Circulating nucleic acids in plasma and serum: applications in diagnostic techniques for noninvasive prenatal diagnosis
Peter B Gahan
Anatomy and Human Sciences Department, King's College London, London Bridge, London, UK
Abstract: The analysis of fetal nucleic acids in maternal blood 13 years ago has led to the initiation of noninvasive methods for the early determination of fetal gender, rhesus D status, and a number of aneuploid disorders and hemoglobinopathies. Subsequently, a comparatively large quantity of fetal DNA and RNA has been demonstrated in amniotic fluid as well as small amounts in premature infant saliva. The DNA and RNA in amniotic fluid has permitted an analysis of core transcriptomes, whilst the DNA and RNA in saliva allows the early detection and treatment monitoring of fetal developmental problems. These aspects are discussed together with the methodology and limits of analysis for noninvasive prenatal diagnosis in predictive, preventive, and personalized medicine.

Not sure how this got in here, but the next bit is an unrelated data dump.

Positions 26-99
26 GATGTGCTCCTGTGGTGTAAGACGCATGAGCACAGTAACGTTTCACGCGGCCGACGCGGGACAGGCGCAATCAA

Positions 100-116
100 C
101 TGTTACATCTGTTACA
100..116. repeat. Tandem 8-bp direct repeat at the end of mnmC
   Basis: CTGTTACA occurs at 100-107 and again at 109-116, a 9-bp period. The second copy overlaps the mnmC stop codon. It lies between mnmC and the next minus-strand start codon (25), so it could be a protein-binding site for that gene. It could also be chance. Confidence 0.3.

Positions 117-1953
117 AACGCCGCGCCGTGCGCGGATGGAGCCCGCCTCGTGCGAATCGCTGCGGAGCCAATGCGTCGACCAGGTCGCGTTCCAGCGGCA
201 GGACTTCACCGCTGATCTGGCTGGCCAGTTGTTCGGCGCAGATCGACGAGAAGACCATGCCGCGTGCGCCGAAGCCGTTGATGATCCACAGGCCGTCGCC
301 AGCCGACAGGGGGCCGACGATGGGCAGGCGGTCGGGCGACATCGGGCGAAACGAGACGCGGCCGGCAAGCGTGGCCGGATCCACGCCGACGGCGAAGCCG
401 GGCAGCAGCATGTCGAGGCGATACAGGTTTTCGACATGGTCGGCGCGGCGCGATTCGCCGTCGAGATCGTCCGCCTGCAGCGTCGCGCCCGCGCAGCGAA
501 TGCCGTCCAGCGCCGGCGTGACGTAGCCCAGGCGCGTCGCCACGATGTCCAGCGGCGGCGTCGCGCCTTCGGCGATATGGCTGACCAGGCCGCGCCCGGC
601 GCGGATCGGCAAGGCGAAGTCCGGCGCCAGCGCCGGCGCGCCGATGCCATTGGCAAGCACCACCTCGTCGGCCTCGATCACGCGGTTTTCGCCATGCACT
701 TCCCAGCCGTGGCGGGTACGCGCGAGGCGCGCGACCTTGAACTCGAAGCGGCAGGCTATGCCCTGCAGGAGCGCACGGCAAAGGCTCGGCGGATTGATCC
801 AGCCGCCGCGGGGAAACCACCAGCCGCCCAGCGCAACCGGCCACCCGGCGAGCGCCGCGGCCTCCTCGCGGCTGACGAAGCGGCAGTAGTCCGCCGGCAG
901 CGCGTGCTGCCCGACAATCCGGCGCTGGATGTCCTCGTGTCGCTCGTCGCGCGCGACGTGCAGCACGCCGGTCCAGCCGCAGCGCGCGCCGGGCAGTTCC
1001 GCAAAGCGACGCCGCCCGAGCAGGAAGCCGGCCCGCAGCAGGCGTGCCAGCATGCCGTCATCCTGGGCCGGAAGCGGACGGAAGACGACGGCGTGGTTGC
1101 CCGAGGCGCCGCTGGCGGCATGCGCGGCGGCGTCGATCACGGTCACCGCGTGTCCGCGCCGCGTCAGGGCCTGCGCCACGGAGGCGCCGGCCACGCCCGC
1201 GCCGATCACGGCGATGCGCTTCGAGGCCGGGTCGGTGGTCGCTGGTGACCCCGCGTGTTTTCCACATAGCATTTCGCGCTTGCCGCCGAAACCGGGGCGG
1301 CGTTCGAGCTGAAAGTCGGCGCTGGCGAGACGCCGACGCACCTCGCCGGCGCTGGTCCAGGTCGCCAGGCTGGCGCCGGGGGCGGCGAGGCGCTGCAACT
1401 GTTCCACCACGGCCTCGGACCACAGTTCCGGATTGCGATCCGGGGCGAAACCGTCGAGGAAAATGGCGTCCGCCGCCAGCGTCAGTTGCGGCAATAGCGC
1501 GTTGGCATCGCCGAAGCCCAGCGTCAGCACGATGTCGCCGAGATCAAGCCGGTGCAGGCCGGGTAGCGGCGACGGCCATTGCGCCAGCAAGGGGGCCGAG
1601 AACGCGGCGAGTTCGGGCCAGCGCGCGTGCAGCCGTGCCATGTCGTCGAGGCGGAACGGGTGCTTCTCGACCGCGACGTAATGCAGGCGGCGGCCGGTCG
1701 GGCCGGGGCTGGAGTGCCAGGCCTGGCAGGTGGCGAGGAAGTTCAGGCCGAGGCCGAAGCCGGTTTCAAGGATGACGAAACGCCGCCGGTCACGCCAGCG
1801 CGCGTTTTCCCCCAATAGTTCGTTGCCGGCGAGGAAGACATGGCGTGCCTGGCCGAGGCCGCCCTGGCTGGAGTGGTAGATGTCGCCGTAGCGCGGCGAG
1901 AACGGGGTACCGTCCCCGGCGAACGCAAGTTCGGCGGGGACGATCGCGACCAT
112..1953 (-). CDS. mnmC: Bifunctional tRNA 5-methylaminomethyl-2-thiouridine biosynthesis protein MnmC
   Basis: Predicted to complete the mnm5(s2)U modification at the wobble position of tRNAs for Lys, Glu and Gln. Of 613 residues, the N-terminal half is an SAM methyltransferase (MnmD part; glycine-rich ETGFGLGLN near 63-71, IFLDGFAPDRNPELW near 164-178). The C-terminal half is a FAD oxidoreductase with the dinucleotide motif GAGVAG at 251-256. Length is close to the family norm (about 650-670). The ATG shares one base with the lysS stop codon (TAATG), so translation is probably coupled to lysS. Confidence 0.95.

Keywords: fetal circulating DNA/RNA, amniotic fluid, saliva, aneuploidy, thalassemias
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